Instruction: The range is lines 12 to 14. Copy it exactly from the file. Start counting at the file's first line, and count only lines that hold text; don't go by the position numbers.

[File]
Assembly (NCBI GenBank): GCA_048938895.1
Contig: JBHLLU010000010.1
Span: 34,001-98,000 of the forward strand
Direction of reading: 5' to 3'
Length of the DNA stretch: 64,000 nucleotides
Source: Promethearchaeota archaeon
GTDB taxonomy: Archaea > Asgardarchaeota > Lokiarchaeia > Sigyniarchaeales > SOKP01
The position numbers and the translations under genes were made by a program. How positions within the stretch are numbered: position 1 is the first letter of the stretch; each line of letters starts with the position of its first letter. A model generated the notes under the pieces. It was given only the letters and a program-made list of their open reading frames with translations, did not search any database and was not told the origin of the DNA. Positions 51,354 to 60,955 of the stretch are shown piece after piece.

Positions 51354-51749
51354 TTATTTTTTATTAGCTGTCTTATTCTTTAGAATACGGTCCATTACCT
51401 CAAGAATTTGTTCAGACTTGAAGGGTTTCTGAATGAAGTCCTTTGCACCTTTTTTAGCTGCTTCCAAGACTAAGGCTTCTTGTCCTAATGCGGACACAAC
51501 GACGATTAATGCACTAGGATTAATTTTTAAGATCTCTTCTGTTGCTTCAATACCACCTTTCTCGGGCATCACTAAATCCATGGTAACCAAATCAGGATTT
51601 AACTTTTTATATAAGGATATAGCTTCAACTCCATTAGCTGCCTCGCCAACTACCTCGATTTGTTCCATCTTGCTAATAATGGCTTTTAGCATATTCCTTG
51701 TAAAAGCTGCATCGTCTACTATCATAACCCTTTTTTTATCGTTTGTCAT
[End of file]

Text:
51501 GACGATTAATGCACTAGGATTAATTTTTAAGATCTCTTCTGTTGCTTCAATACCACCTTTCTCGGGCATCACTAAATCCATGGTAACCAAATCAGGATTT
51601 AACTTTTTATATAAGGATATAGCTTCAACTCCATTAGCTGCCTCGCCAACTACCTCGATTTGTTCCATCTTGCTAATAATGGCTTTTAGCATATTCCTTG
51701 TAAAAGCTGCATCGTCTACTATCATAACCCTTTTTTTATCGTTTGTCAT